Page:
KNOW WHEN TO LEAD AND WHEN TO MANAGE
Have you ever had that moment when you hear something and you know that it will fundamentally change your life forever? This happened to me when I attended a workshop by Liz Wiseman, co-author of the book Multipliers: How The Best Leaders Make Everyone Smarter. The line that rocked my world was “The best leaders don’t give the best answers, they ask the best questions”. In that moment I knew I needed to let go of my own ego and sense of self-importance and rather focus on empowering others to be the best version of themselves. I aimed to transition from BOSS to LEADER but it also lead me to another question. How does MANAGEMENT fit in?
I needed to understand the difference and this is what I came up with. Leadership determines WHY people work and how much of themselves they give. It is about aligning hearts and minds to a shared vision and mission. Leadership inspires work. Management determines what gets done by whom and by when. Management organises resources and efforts to achieve defined goals efficiently. Let’s look at this in more detail.
Leadership Leadership begins with understanding what motivates people. A good leader is a genius maker and brings out the intelligence in others. Research is showing that what motivates good knowledge workers are things like autonomy mastery and purpose. Leaders build collective viral intelligence culturally in organisations. They work on the assumption that people are smart and will figure it out. A multiplying leader can result in over 2 times the output potential compared to a diminished employee that is probably only achieving 40%. Leadership facilitates collective vision and thereby sets the long-term direction the team’s hearts and minds are set on. In so doing leaders align, motivate and inspire people.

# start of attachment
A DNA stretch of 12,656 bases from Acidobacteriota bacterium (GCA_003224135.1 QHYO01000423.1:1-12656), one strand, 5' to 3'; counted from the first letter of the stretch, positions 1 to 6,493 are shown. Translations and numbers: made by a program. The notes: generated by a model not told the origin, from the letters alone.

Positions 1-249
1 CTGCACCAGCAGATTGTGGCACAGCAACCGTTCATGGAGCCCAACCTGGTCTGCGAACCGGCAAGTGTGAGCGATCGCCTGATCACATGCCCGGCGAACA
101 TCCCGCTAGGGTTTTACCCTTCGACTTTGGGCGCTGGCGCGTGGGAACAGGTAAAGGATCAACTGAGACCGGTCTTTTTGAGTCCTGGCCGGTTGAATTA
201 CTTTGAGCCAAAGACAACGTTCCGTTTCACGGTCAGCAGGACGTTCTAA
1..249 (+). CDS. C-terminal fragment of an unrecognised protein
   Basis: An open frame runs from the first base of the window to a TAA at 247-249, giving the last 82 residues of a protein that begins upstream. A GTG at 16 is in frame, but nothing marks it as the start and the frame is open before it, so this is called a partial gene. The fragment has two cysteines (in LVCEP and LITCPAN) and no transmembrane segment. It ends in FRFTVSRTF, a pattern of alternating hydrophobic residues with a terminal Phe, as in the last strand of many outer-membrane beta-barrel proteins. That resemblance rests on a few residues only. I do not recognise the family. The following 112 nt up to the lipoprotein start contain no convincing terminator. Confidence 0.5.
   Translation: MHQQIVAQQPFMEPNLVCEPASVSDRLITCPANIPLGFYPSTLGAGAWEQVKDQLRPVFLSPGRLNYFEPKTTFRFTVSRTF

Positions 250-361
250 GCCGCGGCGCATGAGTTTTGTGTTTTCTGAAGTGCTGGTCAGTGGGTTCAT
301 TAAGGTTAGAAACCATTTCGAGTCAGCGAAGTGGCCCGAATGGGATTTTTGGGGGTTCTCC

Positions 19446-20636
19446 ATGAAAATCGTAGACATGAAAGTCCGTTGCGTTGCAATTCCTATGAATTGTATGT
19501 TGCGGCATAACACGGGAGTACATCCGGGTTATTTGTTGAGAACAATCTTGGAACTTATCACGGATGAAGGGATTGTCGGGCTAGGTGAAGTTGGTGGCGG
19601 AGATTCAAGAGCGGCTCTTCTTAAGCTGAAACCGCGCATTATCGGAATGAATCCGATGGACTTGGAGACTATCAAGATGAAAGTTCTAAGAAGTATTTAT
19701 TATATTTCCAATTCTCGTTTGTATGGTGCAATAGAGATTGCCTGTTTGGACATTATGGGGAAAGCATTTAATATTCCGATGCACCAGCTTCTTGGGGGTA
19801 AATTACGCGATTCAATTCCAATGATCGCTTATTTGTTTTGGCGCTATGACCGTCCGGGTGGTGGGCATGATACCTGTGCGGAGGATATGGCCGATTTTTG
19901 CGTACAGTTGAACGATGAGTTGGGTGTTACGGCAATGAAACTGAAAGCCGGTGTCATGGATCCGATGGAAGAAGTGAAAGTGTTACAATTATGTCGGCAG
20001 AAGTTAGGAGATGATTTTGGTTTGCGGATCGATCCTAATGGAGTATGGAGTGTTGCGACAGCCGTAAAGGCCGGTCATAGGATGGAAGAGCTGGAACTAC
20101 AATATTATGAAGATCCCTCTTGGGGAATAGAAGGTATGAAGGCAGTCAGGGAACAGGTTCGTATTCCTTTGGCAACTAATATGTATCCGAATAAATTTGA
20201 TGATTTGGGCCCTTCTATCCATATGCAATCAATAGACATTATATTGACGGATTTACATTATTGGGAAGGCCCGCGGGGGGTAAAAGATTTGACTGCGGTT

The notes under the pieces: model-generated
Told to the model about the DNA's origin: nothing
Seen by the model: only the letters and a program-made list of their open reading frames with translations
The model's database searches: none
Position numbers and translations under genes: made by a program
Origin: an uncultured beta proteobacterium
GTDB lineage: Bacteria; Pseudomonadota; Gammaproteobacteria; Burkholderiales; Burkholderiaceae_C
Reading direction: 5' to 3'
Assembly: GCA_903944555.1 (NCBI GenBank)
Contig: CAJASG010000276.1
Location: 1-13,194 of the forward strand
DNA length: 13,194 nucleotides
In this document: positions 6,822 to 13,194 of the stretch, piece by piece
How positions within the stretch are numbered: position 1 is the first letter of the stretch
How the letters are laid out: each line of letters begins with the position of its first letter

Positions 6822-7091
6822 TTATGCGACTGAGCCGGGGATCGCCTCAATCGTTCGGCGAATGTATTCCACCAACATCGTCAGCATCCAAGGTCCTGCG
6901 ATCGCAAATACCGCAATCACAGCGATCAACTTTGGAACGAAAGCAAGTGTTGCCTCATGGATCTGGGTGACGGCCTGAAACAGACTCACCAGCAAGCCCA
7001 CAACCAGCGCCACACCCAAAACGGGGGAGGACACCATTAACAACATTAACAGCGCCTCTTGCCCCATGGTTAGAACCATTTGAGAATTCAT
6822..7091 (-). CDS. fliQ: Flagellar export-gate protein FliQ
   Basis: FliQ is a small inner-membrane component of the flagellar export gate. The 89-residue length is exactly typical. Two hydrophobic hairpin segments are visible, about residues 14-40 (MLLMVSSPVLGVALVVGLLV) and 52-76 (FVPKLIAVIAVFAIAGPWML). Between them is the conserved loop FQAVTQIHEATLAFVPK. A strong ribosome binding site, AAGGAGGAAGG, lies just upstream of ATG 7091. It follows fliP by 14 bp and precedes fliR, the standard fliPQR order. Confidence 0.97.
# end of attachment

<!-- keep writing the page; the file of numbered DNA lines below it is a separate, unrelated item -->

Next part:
Management Management is all about coordinating and aligning efforts of teams of people to achieve specific goals within a specific constraint. Managers plan and budget, organise stuff, devise systems and monitoring control, keeping the engine running smoothly through performance management and making good decisions through sound processes. Management garner the support and confidence of staff and investors by being organized having plans, systems and processes in place.
I propose that during a crisis, organisations need both leaders and managers much as a glove needs a hand. It is equally as important to have people follow a leader who has the clarity of vision through a crisis as it is for a team to be managed on executing plans for specific goals at the same time. So who is more important? There’s no doubt that at times in an organisation’s story, one may be more important than the other due to the environment or culture but it is during an economic pandemic of the scale we are experiencing now where it is essential that both roles exists prominently and visibly for all to see.
- Robin Olivier (ActionCURVE NZ)